Each line represents the most probable fall migration route for Grasshopper Sparrows from breeding populations in Kansas (purple, n = 8) and Massachusetts (orange, n = 10; left panel) and North Dakota (red, n = 1), Wisconsin (blue, n = 4), and Maryland (green, n = 10; right panel). Grasshopper Sparrows from the Midwest almost exclusively overwintered in Texas and Mexico, whereas sparrows from the eastern U.S. overwintered in Florida or the Caribbean.

GPS tag locations (circles) during fall (orange) and spring (green) migration, and the nonbreeding period (blue) from Eastern Meadowlarks originally tagged at Department of Defense installations (triangles) in Kansas and Wisconsin (main panel), and Massachusetts (inset). Colored lines represent probable and approximate flight paths between consecutive (~1–2 weeks apart) locations. Not shown are two meadowlarks tagged in Maryland that were non‐migratory year‐round residents.

The study reveals where and when these grassland birds travel each year between their breeding seasons, and highlights where research is needed on the stopover and nonbreeding grounds, especially for Grasshopper Sparrows in Mexico and the Caribbean Islands. For an immersive experience, you can interact with those results on VCE’s Grassland Bird Migration Project page.

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Comments (2)

  1. Tony Leukering says:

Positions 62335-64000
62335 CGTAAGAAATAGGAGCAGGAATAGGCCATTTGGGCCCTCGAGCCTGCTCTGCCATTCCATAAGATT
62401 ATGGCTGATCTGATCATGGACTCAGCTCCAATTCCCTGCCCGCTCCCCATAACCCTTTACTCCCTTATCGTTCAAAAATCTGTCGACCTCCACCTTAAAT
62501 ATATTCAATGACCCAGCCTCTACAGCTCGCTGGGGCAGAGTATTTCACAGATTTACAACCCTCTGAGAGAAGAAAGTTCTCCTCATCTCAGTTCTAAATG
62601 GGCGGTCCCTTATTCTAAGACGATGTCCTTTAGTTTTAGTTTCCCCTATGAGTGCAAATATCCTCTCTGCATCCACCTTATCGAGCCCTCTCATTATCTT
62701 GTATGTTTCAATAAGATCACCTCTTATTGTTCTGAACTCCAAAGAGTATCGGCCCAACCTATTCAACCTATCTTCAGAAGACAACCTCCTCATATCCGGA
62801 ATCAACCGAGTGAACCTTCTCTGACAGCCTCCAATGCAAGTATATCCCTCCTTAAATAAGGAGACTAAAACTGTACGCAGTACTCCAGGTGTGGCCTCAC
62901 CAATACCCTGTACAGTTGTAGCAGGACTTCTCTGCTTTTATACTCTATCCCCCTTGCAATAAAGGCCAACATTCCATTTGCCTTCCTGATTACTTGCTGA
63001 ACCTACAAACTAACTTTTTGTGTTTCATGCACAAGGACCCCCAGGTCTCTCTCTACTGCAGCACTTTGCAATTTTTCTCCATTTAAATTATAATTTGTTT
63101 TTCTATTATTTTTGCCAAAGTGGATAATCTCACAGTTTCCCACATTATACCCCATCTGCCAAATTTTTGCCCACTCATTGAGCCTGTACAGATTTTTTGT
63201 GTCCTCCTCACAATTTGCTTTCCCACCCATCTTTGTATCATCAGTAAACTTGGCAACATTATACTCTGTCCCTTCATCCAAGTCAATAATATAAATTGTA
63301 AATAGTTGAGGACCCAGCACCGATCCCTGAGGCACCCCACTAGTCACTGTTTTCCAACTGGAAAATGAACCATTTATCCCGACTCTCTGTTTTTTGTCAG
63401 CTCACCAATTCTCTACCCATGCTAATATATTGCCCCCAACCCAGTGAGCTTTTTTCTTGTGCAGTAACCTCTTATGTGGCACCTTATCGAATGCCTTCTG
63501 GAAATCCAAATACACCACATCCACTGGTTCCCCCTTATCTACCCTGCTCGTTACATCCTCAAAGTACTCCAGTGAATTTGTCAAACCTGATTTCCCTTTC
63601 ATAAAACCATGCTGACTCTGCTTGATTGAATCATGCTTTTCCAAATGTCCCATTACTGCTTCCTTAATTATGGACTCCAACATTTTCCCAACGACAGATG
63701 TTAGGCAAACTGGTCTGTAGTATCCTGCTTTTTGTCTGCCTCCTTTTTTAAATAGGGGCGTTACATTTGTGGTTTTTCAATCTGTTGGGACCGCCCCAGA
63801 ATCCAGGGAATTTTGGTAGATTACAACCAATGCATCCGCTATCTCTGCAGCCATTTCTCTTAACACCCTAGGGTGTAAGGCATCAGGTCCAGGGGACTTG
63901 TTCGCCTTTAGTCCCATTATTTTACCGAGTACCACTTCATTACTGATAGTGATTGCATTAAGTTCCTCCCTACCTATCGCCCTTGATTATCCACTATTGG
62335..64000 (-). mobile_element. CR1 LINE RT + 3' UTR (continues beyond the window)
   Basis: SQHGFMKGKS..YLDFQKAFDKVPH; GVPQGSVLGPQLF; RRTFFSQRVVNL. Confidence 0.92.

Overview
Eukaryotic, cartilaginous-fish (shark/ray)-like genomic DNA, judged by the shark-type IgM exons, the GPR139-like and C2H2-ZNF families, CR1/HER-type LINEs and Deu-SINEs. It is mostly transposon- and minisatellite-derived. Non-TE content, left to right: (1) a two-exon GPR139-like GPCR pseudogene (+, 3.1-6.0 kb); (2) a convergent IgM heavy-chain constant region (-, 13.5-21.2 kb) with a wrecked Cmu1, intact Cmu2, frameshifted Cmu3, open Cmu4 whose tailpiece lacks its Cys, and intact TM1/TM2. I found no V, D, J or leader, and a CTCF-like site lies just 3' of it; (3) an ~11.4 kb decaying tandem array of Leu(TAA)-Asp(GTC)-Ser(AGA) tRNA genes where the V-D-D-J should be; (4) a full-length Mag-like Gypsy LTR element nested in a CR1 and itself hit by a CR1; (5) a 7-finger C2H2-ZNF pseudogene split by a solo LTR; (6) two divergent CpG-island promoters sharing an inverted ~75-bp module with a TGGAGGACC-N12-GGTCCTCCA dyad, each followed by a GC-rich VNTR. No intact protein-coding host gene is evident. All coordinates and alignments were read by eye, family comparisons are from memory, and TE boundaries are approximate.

As both an ornithologist and a serious birder, I (like many experienced birders) have never considered GRSP to be an early-fall migrant. The eBird occurrence map of September seems to support my beliefs and the results of this study:

    https://ebird.org/map/graspa?neg=true&env.minX=&env.minY=&env.maxX=&env.maxY=&zh=false&gp=false&ev=Z&mr=on&bmo=9&emo=9&yr=all&byr=1900&eyr=2019

    Notice particularly the density (darker purple) in the northern prairies in Sep.

    • Jason Hill says:

      Tony,
      Good to hear from you (outside of the eBird editor discussion group). Yes, I’m with you. It’s a detection issue. First, there just are many birders chasing brown grassland sparrows (e.g., Grasshopper and Henslow’s Sparrows) early and late in the season. In PA (where I did my PhD with GRSP) I usually reported the first GRSP for the state each year in the spring and once the last sparrow in the fall. I wasn’t trying to, per se, just checking in on my study plots and accidentally flushing small brown birds from the grass who would immediately drop back down into the grass. That tells you how little effort was expended by other birds intentionally looking for grassland sparrows. From my mark-recapture study, I learned to ID grassland sparrows from tail shape and color (seen while flying away and diving into the grass) during these quick encounters. Second, they are hard to detect when not singing and easily overlooked. eBird used to have those moving STEM maps up for GRSP, but I believe they’re no longer online. They put a disclaimer on the Grasshopper Sparrow map at the bottom mentioning something like, “Yes, it looks like this species disappears in August on the breeding grounds, but this may stem from low detection rates.” Lots of work to be done with this species on the wintering grounds in Florida, and south of the U.S. border. eBird observations from Honduras down through Columbia, have greatly expanded the southern end of the range map for this species over the last 20 years.